The view of Worm’s head from the coastal path

Last week, Dr Ed Pope kindly offered me the opportunity to join him and his class of second year biosciences undergraduate students at Worm’s Head to take a glimpse of the intertidal marine invertebrate community. The weather was on our side, giving us a good window of sunshine to explore the fascinating inverts in the tidal pools.

Worm’s head is located on Rhossili Bay, and forms the westernmost point of the Gower peninsula. With deep rock pools, gullies and huge limestone boulders, Worm’s head is the ultimate place to look at the different forms of invertebrates present in the intertidal zone. We all set off our walk over the rocky causeway leading us out to the Worm’s head. The causeway is underwater, except for around three hours both before and after a low tide.

A rock goby edging up to the side of the pool (it’s camera shy!)

The Welsh marine environment offers a rich diversity of marine life. Around 37% of the marine environment, including 75% of the Welsh coastline is protected under national and European legislation (Marine Conservation Society, 2019). As the country has one of the largest tidal ranges in the world, the diversity of marine life found on the coasts is unique and thus is the home to a special underwater world.

Male crab guarding the female crab
Snakelock anemone attached to rocks in the rock pool.
Sea urchin grasping onto mussels and the pebble and a chiton hiding behind.
The students handling and exploring the edible crabs

This was going to be my first time rock pooling, so being accompanied by marine biology students and experts was ideal and I was pumped with excitement. We all set off to explore the rock pools on the shore following the rocky causeway, where the exposed rocks were encrusted by mussels and barnacles. Even after the onset of the cold autumn weather, the shore was thriving with life. I was quite intrigued to see the rock pools inhabited by colourful patches of coralline algae and sea anemones, especially the snakelock anemones flashing their vivid green colour. We noticed plenty of species of crabs and did not miss a chance to hold them and have a closer look!  Along with observing various species of hermit crabs, spider crabs and the edible crabs, we also got a chance to observe the mate guarding activity in them. We kept finding many more invertebrates in the lower shore pools, these pools were active with tiny shrimp foraging on the sponges, minute molluscs and sprouting seaweeds. The beautiful honeycomb worm reefs offered a very impressive view of the pattern of protective structures built around the worms and were a delight to see. The student groups were spread across the shore and their findings were all interesting to catch up with. They came across a variety of sea urchins, starfishes and tiny fish like blenny and gobies.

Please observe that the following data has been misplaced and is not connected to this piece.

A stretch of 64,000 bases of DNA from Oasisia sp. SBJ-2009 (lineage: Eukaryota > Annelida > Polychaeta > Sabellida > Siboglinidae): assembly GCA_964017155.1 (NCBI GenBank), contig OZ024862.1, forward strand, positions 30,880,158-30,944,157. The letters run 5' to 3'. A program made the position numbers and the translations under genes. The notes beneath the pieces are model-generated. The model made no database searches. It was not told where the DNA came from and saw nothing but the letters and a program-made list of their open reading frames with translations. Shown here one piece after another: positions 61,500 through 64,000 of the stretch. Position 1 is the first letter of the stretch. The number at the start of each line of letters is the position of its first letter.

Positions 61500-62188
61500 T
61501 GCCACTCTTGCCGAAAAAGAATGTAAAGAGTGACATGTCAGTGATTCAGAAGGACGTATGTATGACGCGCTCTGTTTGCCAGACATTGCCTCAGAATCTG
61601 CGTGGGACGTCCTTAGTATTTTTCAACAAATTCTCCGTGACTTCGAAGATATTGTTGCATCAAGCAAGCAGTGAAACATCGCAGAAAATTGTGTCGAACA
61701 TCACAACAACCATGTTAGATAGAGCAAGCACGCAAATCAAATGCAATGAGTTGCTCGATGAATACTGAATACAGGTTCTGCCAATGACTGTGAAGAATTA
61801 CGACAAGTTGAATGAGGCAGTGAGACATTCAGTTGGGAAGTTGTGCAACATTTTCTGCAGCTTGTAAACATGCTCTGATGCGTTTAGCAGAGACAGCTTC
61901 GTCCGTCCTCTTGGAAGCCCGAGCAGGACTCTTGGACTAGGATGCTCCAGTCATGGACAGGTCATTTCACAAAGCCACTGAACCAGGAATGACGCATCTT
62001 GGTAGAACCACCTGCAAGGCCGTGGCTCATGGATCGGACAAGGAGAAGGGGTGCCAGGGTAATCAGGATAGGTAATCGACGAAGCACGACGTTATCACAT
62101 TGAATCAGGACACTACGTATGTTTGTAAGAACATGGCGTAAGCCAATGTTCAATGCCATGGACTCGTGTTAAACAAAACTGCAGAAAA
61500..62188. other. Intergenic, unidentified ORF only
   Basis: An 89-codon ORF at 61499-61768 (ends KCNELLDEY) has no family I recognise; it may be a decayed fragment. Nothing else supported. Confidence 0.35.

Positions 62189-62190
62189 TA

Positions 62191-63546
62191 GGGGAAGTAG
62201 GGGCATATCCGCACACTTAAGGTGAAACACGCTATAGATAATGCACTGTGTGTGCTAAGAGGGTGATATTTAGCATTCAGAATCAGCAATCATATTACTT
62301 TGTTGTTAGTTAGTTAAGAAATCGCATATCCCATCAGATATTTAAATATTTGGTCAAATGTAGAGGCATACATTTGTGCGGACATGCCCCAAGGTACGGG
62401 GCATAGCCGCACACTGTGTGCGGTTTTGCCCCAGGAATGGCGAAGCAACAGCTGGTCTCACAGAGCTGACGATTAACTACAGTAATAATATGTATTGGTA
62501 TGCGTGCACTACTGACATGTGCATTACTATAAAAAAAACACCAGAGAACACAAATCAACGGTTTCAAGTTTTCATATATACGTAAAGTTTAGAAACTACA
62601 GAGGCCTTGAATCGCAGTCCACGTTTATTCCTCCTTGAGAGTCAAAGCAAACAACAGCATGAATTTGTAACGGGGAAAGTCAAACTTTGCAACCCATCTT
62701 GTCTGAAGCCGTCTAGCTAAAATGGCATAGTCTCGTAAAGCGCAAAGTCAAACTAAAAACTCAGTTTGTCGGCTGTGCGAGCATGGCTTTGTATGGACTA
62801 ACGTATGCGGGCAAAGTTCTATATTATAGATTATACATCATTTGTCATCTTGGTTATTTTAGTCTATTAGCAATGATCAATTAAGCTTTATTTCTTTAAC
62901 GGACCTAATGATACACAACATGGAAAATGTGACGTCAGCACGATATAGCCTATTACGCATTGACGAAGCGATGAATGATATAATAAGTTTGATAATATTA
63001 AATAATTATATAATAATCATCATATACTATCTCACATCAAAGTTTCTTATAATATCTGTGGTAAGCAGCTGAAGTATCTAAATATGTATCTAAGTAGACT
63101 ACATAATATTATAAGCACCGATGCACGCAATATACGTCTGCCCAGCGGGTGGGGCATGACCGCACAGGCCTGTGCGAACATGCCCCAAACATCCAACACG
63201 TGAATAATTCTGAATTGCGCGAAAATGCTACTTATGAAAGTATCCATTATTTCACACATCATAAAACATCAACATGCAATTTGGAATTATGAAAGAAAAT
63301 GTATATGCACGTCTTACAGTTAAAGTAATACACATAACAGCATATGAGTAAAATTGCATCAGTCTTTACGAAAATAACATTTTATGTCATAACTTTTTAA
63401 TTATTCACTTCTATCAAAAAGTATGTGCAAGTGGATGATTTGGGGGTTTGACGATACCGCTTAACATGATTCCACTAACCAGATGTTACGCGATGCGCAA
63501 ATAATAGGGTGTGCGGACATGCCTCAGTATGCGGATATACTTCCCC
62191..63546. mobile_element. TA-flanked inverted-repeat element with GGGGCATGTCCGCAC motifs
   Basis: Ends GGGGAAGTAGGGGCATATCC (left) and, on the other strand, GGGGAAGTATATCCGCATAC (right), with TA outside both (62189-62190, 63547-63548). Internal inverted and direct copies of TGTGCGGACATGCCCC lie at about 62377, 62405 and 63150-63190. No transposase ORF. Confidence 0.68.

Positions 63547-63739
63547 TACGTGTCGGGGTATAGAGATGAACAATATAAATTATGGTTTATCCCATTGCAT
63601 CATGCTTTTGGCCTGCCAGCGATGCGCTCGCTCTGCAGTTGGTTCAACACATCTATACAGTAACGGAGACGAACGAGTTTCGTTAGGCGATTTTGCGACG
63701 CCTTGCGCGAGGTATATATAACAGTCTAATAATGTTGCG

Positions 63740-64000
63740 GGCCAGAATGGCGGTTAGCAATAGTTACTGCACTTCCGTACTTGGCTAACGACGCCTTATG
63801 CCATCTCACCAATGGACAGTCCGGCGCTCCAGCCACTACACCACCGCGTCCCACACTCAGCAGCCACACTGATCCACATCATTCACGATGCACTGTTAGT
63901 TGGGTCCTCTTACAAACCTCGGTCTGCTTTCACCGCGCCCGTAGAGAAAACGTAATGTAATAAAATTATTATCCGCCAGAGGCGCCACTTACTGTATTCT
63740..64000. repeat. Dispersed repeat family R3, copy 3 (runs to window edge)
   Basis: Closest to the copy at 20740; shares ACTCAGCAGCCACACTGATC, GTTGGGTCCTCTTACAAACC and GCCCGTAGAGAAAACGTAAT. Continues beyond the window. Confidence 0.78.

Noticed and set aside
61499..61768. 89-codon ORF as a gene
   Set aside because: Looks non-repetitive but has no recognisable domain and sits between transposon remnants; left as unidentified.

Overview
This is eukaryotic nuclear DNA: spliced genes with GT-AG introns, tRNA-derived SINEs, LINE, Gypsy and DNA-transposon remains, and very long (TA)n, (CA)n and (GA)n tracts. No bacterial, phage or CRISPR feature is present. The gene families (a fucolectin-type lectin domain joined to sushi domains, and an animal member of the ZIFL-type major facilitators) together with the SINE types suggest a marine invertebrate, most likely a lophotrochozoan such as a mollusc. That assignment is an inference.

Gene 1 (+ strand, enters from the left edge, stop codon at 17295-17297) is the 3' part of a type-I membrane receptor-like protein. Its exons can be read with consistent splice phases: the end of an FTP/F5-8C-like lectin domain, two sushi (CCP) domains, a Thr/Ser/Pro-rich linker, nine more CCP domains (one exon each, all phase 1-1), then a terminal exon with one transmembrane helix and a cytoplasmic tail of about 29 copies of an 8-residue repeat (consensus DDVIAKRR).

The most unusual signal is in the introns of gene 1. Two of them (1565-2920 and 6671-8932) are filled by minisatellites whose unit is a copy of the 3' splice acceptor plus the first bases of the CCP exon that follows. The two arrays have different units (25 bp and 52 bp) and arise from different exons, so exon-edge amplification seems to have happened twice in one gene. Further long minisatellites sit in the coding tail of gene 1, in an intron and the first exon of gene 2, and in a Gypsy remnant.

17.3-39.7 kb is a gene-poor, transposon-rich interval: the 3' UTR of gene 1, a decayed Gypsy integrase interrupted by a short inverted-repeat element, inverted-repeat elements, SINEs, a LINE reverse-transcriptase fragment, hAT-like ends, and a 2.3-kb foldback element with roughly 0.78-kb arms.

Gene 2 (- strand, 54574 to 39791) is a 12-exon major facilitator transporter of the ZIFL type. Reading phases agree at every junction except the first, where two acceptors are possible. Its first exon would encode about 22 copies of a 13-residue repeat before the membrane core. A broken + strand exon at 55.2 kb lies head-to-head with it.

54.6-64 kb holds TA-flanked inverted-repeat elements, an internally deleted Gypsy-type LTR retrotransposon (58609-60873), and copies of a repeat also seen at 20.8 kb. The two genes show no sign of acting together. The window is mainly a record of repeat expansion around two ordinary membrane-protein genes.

Hard honeycomb structure formed by honeycomb worms as a defence structure.

Further down the coast, in the inner head, we saw seals with their white and fluffy fur coats and distinctive dog snouts resting on the rocky shores.  

Grey seals spotted on the inner head rocks

Sadly it was time to head back towards Swansea and end our rock pooling adventure before the tide crashed on the Worm’s head shores.

I would like to thank Dr Ed Pope and Dr Stephanie Januchowski-Hartley for their support and giving me the opportunity to discover the invertebrate life on Worm’s head.

Thank you and keep watching @FireLabTweets and our FireLab blog for more reflections and experiences.

References (2019). Wonderful Welsh Seas | Marine Conservation Society. Available at:

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